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Ford Wants to Boost White-Collar Hiring by 36% – But Struggles to Find the Talent

Maker turns to Silicon Valley for qualified electronic engineers.

by on Jul.23, 2013

Ford has plenty of jobs open. Now it needs to find the right candidates - but that isn't as easy as in the past.

Ford Motor Co. hopes to hire about 3,000 engineers and other professionals this year a third more than originally planned — but standing conventional wisdom on its head, the Detroit maker is finding it difficult to come up with enough ready, willing and able white-collar workers to fill all those spots.

And it’s not alone.  Cross-town rivals General Motors and Chrysler have been trying to re-fill their own employee ranks decimated by cutbacks during the Great Recession, as have scores of automotive suppliers.  But a surprising number of those slots remain open for lack of qualified talent.

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“It’s much more difficult getting the right people” than it was in decades past, laments Felicia Fields, group vice president of Human Resources for Ford, reflecting a shift in “the type of people” the automaker needs in an era when high technology systems have become as much a part of today’s vehicles as traditional, mechanical devices.


Nissan, Toyota, Hyundai Planning Job Hiring Binge in Detroit

But makers could face engineer supply shortage.

by on Jan.13, 2012

A Venza at the new Toyota engineering center near Detroit, which also includes a new test track.

It may be the home of the Big Three but Detroit has also become a major engineering center for foreign makers as diverse as Mercedes-Benz and India’s Tata Motors.  And now, three of the largest Asian makers are stepping up hiring as they expand their Motor City R&D centers.

Collectively, Toyota, Nissan and Hyundai expect to add nearly 400 employees in the Detroit suburbs this year, with additional engineering-related jobs to be offered in 2013 and beyond.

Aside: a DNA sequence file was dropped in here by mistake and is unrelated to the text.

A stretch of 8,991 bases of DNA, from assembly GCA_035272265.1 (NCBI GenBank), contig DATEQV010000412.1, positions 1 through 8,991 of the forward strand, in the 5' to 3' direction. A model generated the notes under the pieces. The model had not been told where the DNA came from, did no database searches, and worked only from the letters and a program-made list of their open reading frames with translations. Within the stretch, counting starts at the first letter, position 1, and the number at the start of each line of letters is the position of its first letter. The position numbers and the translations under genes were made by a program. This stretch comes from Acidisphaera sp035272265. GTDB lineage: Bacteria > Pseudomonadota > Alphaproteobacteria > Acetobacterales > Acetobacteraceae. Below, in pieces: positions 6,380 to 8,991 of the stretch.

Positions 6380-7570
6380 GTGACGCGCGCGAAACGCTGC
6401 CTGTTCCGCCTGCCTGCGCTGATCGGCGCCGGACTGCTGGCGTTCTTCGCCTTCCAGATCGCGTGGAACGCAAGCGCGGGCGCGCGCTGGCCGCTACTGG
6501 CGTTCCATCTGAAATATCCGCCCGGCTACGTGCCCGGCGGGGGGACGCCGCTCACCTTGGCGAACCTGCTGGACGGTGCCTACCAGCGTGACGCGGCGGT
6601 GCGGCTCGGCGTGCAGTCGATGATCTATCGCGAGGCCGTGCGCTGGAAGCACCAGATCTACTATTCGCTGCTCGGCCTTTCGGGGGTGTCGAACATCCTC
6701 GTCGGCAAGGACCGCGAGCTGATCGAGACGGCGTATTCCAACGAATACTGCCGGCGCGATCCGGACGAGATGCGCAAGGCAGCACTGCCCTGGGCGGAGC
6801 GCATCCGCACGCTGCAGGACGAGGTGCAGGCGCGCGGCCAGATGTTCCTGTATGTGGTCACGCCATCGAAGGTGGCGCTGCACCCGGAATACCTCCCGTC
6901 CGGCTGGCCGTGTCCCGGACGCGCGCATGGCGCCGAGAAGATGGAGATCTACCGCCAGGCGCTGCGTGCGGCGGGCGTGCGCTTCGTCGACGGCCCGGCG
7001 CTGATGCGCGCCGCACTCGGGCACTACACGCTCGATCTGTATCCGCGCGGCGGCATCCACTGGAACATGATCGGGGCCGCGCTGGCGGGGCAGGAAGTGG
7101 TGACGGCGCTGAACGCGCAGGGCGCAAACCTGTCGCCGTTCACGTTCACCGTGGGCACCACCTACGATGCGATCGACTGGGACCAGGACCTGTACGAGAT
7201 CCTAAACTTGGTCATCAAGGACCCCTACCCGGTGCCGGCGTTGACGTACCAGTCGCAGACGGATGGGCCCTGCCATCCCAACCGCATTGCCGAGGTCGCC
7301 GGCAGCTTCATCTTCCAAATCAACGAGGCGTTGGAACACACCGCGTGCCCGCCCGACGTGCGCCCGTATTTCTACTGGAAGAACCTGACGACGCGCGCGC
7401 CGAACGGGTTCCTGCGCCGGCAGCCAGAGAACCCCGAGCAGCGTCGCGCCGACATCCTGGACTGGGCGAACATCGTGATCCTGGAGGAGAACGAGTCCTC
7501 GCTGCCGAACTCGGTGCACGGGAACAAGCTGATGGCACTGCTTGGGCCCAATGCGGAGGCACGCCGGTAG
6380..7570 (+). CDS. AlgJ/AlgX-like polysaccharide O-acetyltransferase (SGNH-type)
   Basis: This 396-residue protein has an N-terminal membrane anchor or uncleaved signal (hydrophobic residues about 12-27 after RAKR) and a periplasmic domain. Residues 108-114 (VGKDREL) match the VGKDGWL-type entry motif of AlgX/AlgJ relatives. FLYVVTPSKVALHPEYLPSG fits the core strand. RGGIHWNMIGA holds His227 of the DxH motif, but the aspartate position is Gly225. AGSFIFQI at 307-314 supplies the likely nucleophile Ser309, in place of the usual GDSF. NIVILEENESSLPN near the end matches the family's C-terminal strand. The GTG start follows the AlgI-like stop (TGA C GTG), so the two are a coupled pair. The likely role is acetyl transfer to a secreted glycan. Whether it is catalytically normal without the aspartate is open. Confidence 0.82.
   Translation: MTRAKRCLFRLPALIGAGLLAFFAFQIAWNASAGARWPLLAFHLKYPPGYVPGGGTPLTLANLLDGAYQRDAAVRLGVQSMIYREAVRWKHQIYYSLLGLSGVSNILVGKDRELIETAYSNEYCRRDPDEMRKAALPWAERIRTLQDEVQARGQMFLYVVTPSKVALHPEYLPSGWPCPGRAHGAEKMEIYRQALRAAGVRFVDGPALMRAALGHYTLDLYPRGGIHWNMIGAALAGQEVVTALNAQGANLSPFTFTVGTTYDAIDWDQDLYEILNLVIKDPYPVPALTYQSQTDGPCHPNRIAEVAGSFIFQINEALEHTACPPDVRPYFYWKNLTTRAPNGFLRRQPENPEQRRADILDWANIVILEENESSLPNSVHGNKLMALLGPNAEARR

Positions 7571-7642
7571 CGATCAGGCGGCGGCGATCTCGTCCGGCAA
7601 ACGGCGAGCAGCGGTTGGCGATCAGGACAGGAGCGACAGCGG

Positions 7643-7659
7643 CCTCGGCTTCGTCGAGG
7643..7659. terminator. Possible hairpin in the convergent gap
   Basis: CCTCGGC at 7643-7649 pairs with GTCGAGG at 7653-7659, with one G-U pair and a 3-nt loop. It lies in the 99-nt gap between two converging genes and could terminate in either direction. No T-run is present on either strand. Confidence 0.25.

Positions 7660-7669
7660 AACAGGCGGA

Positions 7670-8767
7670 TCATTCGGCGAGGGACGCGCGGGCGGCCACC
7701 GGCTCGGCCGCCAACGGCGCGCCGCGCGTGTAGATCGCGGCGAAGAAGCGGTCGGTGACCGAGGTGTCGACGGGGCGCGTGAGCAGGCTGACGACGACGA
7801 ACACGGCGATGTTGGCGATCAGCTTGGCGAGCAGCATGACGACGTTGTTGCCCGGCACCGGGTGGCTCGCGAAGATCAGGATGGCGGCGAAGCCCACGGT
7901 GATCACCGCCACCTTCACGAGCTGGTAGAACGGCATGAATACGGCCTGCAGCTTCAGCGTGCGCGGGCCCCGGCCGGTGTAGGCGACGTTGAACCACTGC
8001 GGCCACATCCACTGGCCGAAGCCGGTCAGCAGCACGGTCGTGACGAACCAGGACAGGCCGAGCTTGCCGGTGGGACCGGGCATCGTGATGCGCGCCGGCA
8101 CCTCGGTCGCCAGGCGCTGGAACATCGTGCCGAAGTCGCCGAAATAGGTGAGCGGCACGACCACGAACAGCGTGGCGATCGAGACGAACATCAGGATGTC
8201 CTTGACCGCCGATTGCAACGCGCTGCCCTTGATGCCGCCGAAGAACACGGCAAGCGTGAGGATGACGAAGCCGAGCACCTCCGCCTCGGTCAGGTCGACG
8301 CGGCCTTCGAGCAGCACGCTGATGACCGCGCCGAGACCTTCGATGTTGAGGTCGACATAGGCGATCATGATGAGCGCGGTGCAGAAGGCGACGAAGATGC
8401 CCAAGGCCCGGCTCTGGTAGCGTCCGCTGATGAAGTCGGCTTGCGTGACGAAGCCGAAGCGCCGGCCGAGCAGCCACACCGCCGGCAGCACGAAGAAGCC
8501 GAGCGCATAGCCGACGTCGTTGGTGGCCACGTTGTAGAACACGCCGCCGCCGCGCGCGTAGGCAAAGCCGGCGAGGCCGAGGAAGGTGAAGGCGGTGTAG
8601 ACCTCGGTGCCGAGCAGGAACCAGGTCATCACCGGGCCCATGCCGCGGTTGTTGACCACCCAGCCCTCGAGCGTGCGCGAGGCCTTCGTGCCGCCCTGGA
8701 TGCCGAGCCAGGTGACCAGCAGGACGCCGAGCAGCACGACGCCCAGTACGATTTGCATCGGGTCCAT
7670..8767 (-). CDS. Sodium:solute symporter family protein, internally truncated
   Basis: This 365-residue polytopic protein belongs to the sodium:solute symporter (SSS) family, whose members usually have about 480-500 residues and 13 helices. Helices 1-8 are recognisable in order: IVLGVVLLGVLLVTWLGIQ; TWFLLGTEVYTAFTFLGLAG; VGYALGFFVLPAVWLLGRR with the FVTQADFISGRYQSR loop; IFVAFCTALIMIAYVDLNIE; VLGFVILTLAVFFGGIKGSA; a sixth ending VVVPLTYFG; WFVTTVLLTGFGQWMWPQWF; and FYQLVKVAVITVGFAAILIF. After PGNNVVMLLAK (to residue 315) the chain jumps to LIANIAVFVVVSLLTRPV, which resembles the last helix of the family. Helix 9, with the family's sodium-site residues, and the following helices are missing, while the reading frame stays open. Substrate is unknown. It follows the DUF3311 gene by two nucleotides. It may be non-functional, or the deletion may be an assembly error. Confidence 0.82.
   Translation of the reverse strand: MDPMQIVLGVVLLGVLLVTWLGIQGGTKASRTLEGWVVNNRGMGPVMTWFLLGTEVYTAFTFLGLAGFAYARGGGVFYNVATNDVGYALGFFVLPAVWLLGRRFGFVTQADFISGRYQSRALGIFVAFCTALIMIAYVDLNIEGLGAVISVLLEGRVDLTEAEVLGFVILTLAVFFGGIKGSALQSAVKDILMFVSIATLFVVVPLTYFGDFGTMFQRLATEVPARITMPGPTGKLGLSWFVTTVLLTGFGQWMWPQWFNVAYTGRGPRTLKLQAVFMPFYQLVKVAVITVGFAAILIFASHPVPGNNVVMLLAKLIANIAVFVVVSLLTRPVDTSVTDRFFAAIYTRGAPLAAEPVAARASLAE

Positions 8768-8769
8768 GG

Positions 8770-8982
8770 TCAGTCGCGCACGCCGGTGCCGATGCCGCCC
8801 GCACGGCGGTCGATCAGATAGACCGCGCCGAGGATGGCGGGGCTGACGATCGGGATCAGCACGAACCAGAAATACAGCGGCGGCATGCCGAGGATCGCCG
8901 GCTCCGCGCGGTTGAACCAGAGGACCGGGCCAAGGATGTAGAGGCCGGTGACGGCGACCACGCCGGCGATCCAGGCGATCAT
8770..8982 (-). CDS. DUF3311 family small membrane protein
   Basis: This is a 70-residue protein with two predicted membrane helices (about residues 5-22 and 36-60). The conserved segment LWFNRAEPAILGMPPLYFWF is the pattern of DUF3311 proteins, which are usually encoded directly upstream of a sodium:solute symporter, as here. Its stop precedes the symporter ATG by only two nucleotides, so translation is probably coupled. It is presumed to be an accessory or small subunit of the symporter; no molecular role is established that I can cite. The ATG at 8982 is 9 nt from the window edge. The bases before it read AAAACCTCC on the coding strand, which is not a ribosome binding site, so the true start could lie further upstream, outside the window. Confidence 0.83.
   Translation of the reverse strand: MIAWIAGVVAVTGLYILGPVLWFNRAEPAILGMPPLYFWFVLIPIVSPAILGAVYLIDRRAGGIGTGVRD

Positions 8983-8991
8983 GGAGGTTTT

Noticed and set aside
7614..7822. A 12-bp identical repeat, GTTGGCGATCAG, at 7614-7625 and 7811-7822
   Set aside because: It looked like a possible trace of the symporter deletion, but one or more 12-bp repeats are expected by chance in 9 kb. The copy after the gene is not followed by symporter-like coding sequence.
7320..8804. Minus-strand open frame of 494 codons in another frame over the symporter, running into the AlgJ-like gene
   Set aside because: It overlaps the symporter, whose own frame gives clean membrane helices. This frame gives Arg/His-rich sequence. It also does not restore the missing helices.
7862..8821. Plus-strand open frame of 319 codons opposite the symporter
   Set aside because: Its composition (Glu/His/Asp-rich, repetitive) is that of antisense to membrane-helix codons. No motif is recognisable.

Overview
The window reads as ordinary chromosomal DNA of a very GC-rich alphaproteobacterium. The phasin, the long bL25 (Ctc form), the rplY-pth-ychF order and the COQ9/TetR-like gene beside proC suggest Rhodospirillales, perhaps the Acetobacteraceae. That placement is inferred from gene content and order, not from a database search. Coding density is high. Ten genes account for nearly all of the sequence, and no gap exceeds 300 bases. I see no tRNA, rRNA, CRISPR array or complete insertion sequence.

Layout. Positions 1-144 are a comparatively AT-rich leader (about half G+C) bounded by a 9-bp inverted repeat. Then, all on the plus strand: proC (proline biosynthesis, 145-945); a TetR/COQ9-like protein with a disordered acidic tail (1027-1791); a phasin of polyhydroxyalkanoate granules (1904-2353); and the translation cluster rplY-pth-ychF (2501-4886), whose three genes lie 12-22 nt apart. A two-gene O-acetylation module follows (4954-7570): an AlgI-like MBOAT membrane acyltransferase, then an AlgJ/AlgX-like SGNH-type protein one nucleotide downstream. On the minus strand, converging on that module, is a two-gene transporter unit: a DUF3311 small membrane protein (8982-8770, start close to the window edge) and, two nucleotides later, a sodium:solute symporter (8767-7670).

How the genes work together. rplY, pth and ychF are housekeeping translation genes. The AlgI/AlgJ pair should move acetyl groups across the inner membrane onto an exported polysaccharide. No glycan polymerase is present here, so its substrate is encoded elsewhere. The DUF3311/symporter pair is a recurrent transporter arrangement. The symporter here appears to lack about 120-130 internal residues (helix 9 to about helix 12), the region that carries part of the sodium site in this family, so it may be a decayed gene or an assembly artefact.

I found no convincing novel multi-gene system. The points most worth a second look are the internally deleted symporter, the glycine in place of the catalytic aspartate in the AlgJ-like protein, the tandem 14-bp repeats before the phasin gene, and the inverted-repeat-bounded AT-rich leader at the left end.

With Nissan moving more engineering work to the US, the Japanese automaker is plans to hire as many as 150 additional engineers this year at its technical center in Farmington Hills to handle a steadily increasing work load.

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“We haven’t hired any new engineers in three or four years,” said Carla Bailo, president Nissan Technical Center North America. In addition, the center lost employees following the 2008 financial crisis. “We have a lot of very good senior engineers. But we need to bring on new and emerging talent,” Bailo said.


Reinventing the SAE World Congress

by on Apr.27, 2010

The annual gathering of auto engineers, the SAE World Congress, has been shrinking for years. But the 2010 event was intentionally downsized, claim its organizers.

If the SAE World Congress looked smaller to those attending the industry’s premier automotive engineering event at Detroit ‘s Cobo Center earlier this month, that’s because it was smaller – by design, according to conference organizers, though recent history shows the once massive event has been shriveling on its own for a number of years.

Some 300 companies exhibited at the event last year but the 2010 World Congress saw just 103 firms on the floor, according to Andrew Brown Jr., chief technologist at Delphi Corporation and president of the SAE for 2010. The number of papers presented at the conference was smaller, as well – about 1,090 versus 1,370 in 2009 – and attendance was down from 16,000 to somewhere beyond 10,000.

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“The food court was nearly as big as the displays,” complained one participant, asking not to be named, but echoing a comment heard repeatedly during this year’s show.